(b. Elberfeld [noe Wuppertal], Germany, 21 April 1875; d. Bonn, Germany, 4 March 1951)
Pfeiffer was the son of Hermann Pfeiffer, a head clerk and later factory owner, and Emilie Willmund. He studied for two semesters at the University of Bonn under Kekule and Anschutz before entering the University of Zurich (1894), wher he became Werner’s best-known student, protege, and eventually, “chief of staff.” After receiving his doctorate in 1898, for a paper “Molekulverbindungen dr Halogenide des 4-wertigen Zinns und der Zinnalkyle” (published with Werner as coauthor in Zeitschrift für anorganische Chemie, 17 , 82–110), he studied for one semester each with Ostwald at Leipzig and Hantzsch at Wurzburg. On 14 August 1901 he married his cousin Julie Huttenhoff. In the same year, with the acceptance of his Habilitationsschrift, “Beitrag zur Chemie der Molekulverbindgungen,” he became Privatdozent at the University of Zurich and in 1908 associate professor of theoretical chemistry. In 1916, as a result of personal and political conflicts with Werner Pfeiffer left Zurich for the University of Rostock, even though Werner was ill at the time and Pfeffier was certain to be appointed his successor. In 1919 Pfeiffer moved to the Technische Houchschule in Karlsruche. Three years later he was appointed to the directorship of the chemical institute at the University of Bonn, Kekulé’s old chair, where he remained until his retirement in 1947.
Pfeiffer’s work encompassed both inorganic and organic chemistry as well as the borderland between these disciplines. As the intellectual—but not academic—successor to Werner, Pfeiffer’s main interest was in coordination compounds, particularly those of chromiuum. He investigated their constitution, configuration, isomerism, acid-base and hydrolysis reactions, and their relationships to double salts and salt hydrates. He was the first to apply Werner’s coordination theory of crystals. He also studied both inorganic and organic tin compounds, inner complexes, metal organic compounds, and the chemistry of dyes. He was a pioneer in the field of halochromism—the formation of colored substances from colorless organic bases by the addition of acids of solvents. His contributions to pure organic chemistry include studies of cyclic compounds, quinhydrones, stilbene compounds, unsaturated acids, and the relationship of ethylene compounds to ethane and acetylene compounds.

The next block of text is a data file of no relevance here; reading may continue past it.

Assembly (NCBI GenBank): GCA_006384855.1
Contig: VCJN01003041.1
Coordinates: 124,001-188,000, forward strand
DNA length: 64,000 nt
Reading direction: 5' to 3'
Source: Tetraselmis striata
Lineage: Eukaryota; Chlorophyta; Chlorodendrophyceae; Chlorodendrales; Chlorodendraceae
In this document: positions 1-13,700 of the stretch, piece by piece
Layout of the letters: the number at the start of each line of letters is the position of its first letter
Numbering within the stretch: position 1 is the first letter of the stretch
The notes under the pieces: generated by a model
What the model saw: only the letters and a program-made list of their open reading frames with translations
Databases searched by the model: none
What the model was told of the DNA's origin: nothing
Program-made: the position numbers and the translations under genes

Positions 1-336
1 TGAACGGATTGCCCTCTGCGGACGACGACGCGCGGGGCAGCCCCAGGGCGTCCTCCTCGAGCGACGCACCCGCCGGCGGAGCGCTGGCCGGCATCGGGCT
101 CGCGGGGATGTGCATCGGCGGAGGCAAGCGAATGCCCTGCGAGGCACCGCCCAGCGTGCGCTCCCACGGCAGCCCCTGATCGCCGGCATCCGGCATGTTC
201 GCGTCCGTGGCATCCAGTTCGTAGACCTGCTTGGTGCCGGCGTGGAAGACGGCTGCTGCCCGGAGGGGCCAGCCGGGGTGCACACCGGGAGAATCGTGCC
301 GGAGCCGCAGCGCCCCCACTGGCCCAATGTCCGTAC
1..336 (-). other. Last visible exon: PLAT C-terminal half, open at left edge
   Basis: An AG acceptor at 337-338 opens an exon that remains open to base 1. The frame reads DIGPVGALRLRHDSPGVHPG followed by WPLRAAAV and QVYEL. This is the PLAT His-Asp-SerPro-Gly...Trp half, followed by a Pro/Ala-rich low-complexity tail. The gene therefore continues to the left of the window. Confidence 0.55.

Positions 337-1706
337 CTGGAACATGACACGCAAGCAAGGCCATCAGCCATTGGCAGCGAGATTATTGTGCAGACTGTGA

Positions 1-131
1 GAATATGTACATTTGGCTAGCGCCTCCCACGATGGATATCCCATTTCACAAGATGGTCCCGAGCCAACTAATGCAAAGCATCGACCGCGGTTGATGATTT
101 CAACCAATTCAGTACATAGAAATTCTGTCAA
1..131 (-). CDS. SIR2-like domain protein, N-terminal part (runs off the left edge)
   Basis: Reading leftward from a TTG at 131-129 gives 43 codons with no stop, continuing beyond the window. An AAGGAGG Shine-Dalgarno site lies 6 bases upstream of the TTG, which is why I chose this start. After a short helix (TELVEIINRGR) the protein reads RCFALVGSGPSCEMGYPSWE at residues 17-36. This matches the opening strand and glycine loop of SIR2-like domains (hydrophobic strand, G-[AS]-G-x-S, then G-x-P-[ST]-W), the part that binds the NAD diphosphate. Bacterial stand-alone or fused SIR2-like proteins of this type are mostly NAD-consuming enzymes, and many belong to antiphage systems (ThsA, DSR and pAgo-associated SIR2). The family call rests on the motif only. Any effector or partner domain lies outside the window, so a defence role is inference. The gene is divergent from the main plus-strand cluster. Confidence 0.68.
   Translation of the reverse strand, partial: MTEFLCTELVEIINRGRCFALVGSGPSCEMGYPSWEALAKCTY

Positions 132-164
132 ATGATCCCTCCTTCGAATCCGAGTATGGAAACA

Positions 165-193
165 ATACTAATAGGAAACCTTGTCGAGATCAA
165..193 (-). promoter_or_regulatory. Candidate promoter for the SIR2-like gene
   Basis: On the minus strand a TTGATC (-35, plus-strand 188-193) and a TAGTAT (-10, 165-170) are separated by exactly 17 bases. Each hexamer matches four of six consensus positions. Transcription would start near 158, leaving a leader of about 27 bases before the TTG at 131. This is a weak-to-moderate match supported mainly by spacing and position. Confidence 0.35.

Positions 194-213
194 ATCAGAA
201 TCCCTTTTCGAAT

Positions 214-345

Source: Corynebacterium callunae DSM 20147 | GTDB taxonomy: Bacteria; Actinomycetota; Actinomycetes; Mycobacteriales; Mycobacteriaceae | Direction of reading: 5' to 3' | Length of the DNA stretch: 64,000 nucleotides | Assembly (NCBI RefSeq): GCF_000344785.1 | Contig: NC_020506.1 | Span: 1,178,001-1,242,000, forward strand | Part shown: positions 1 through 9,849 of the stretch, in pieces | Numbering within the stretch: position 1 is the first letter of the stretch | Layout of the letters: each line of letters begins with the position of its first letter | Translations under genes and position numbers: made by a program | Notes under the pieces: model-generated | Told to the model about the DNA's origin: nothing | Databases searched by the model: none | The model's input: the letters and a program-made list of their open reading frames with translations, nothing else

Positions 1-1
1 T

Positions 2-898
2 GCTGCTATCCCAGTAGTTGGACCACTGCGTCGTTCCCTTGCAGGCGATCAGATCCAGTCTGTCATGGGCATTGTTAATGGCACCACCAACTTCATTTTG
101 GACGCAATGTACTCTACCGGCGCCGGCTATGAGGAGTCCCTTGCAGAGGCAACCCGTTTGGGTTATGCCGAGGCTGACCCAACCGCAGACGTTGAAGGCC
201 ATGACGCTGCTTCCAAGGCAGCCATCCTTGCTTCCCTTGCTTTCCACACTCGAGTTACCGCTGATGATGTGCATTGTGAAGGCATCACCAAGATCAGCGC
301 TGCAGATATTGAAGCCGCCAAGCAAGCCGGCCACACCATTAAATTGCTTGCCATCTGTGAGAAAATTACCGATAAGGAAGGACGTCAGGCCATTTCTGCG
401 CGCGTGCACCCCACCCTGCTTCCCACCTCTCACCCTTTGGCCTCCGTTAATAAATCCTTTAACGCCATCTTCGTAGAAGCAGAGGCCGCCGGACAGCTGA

I. Original Works. Most of Pfeiffer’s work appeared in Berichte der Deutschen chemischen Gesellschaft and Zeitschrift für anorganische Chemie. His monograph Organische Molekulverbindugen (Stuttgart, 1922) was reprinted in 1927. A detailed bibliography is given in Poggendorff, VIIA, 552–553.
II. Secondary Literature. A summary of Pfeiffer’s early career apeared in the Festschrift compiled for the opening of the chemical institute of the University of Zurich, 75 Jahre chemischer Forschung an der Universitat Zurich (Zurich, 1909). There are biographical data and evaluations of Pfeiffer’s work by his former student R. Wizinger,“P. Pfeiffers Beitrag zur Entwicklung der Komplexchemie,” in Angewandte Chemie, 62A (1950), 201–205; and “In memoriam Paul Pfeiffer, 1875–1951,” in Helvetica chimica acta, 36 (1953), 2032–2037. An unpublished autobiography, “Mein Lebenslauf” (1947), is available at the University of Bonn. Angewandte Chemie, 62 , nos. 9–10 (20 May 1950), was devoted to Pfeiffer on the occasion of his seventy-fifth birthday. Biographical data can be found in G. B. Kauffman,“ Crystals as Molecular compunds: paul Pfeiffer’s Application of Coordination Theory to crystallography,” in Journal of Chemical Education, 47 (1970), 277–278; and R. E. Oesper, “Paul Pefeiffer,” ibid., 28 (1951), 62.
George B. Kauffman